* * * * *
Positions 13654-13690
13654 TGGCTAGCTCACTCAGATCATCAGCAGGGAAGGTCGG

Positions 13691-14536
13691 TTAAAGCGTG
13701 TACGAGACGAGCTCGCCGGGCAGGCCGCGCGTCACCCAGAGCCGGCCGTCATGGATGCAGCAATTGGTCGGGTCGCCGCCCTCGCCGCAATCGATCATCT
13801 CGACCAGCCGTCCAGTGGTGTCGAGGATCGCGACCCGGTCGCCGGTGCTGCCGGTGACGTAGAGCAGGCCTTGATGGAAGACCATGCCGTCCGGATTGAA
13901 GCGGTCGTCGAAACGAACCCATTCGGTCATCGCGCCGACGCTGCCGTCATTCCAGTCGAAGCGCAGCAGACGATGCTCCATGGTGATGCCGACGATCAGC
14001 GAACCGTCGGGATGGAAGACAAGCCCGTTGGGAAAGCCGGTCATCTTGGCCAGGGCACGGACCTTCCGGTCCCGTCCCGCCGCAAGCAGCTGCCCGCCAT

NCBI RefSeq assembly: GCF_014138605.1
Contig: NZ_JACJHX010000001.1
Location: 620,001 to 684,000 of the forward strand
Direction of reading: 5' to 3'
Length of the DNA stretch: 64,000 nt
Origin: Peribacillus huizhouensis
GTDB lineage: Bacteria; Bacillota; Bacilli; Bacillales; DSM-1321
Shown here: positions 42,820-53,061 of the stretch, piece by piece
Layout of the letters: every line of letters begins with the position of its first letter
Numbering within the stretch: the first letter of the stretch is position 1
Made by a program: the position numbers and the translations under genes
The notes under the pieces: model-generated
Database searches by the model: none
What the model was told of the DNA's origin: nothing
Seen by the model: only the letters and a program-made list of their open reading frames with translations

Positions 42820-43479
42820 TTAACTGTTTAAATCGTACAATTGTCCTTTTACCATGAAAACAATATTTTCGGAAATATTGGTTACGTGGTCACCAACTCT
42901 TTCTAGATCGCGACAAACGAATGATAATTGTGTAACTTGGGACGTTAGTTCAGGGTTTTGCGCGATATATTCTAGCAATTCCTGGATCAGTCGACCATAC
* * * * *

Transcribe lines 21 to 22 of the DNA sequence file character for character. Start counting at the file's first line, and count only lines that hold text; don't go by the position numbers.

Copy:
Database searches by the model: none
What the model was told of the DNA's origin: nothing